The basketball teams at Evans and Harlem high schools are expecting to have home-court advantages next season, and there's no need to knock on wood - that's the surface they'll be playing on.
The old composition floors at the Evans and Harlem gyms are being replaced with wood. The construction work began last month, and the cost is covered by the special-purposelocal option sales tax.
"It's exciting. We really needed a new floor, because the other one had seen so many years of use," Evans High School athletic director Gail Connor said.
Sales-tax funds also will pay for new bleachers at Evans and Harlem.
Evans has had the same floor and bleachers since the school opened in 1981, and Harlem's gym floor also dates back to the early 1980s.
Because of the ongoing project, Evans basketball coach Kevin Kenny had to cancel the second session of his youth basketball camp this month, but he realizes that was a small price to pay.
"The work was needed, big-time," Kenny said.
The total cost of the gym renovations at Harlem and Evans is around $322,0000, according to Charles Nagle, Columbia County associate school superintendent.
"Hardwood floors cost a little more, but their life span is twice as long as composition floors," Nagle said. "Wooden floors also are better for the players. Concrete floors don't give much when you fall."
The bleacher work is being done by H.E. Hodge company, while the floors are being resurfaced by Southeastern Building Services.
"We're keeping our fingers crossed, but we hope to have both gym floors finished by the first of August, and have the bleachers in by mid-September," Nagle said.
Fans aren't the only ones who will enjoy the new bleachers, which can be opened and closed at the touch of a button.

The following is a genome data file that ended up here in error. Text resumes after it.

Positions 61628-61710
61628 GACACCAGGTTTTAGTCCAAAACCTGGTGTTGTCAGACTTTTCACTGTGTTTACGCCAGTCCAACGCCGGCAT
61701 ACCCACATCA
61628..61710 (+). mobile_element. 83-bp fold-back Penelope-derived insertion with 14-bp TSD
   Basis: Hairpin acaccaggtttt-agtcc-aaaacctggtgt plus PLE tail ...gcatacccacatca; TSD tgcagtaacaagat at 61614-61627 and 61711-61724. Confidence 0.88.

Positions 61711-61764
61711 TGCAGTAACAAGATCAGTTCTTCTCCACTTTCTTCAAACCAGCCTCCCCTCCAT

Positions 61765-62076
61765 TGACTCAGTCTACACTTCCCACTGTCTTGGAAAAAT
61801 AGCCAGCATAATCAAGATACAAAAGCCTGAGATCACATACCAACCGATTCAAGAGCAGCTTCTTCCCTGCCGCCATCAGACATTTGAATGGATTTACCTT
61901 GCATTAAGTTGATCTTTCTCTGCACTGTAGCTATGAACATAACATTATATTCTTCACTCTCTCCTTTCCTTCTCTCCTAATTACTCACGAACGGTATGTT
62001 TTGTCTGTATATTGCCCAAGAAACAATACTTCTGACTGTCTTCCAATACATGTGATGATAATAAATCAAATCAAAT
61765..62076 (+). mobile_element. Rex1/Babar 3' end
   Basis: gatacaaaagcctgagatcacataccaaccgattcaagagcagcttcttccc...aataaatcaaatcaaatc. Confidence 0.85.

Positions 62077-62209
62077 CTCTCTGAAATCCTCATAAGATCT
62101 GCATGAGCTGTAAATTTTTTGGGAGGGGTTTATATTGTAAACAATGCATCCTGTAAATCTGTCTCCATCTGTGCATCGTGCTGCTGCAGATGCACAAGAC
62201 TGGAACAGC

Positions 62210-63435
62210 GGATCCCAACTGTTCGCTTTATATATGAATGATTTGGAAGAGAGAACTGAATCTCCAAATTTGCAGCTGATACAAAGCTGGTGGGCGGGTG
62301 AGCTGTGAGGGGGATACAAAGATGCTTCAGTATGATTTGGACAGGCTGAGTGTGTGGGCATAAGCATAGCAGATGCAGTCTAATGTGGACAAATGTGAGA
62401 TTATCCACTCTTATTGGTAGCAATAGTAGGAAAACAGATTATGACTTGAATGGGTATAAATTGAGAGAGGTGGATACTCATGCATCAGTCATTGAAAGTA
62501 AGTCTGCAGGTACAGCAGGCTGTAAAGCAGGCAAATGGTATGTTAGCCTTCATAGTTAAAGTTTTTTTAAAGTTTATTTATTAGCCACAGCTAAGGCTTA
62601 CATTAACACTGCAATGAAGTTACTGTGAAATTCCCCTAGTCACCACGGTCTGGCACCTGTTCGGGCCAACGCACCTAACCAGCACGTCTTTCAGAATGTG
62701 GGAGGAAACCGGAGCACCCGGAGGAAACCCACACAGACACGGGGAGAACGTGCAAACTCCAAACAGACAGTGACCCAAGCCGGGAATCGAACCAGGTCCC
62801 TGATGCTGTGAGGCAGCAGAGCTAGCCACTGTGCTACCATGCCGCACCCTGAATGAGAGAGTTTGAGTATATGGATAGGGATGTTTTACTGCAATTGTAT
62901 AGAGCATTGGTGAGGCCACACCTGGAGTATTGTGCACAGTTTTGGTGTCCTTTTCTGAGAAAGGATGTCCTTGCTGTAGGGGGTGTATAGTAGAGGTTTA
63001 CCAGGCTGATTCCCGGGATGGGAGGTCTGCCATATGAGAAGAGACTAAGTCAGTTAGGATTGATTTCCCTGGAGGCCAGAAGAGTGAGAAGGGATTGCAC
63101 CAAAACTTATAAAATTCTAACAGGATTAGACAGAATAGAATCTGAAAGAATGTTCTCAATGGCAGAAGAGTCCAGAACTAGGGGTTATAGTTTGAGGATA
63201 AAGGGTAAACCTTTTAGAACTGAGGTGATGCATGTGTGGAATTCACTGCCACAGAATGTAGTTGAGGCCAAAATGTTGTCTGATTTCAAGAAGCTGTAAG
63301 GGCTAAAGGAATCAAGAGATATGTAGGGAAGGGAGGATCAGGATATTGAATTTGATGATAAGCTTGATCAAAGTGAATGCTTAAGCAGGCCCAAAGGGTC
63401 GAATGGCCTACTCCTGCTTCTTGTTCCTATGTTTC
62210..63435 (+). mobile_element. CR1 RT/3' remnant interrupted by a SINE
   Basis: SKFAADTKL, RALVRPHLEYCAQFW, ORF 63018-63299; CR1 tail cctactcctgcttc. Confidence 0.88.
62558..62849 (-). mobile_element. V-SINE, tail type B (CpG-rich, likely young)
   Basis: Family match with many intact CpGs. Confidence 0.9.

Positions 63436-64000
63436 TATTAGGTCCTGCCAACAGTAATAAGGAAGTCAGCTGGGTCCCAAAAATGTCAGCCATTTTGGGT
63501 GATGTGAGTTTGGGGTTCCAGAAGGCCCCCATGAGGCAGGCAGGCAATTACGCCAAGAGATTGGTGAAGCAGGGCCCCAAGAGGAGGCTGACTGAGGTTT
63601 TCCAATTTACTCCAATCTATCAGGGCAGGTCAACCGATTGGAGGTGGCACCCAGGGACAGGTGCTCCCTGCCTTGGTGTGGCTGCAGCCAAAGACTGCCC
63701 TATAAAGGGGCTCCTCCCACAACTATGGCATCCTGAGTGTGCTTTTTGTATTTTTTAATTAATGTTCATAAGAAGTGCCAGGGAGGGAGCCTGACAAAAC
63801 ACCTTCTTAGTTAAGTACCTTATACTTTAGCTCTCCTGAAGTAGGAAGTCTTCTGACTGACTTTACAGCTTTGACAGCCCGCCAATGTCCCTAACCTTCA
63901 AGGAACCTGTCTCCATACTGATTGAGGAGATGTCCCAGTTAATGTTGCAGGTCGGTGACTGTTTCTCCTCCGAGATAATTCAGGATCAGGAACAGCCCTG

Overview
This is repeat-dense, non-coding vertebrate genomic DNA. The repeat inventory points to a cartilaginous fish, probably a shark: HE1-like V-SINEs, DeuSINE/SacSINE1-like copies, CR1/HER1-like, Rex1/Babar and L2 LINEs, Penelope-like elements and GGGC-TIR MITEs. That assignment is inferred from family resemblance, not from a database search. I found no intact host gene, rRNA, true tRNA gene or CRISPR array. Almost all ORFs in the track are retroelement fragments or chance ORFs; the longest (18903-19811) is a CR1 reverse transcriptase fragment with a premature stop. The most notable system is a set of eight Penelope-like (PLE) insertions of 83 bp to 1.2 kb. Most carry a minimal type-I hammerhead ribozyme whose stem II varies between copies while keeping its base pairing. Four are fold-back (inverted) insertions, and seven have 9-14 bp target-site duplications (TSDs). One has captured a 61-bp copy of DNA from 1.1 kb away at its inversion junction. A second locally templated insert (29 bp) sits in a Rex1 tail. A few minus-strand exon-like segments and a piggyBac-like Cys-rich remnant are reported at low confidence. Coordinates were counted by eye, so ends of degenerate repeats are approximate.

"It's going to be fantastic," Harlem Bulldogs basketball coach Kim Chambers said. "Those old bleachers were hard to push in and out. They were a constant struggle. Now we're going to have an automated system."
Convenience is a bonus - the real boon is making spectators safer.
"The bleachers were really becoming a safety hazard because they were pulling away from the walls," Nagle said.
Last summer, the gym floors were refinished at Columbia, Evans and Harlem middle schools. Nagle said there are plans to improve the gyms at Lakeside High School, and Lakeside and Riverside middle schools.
For Evans and Harlem high schools, the wait is almost over, and Chambers is anxious to see the final results.
"I don't care what we did, the old floor was always slippery. It's going to be nice to get some traction now with the wooden floor," Chambers said. "I'm just tickled to death about getting a new floor. There's some spring in a wooden floor, and it seems to help the players jump higher. The big thing for us is defense, because we'll have better traction."
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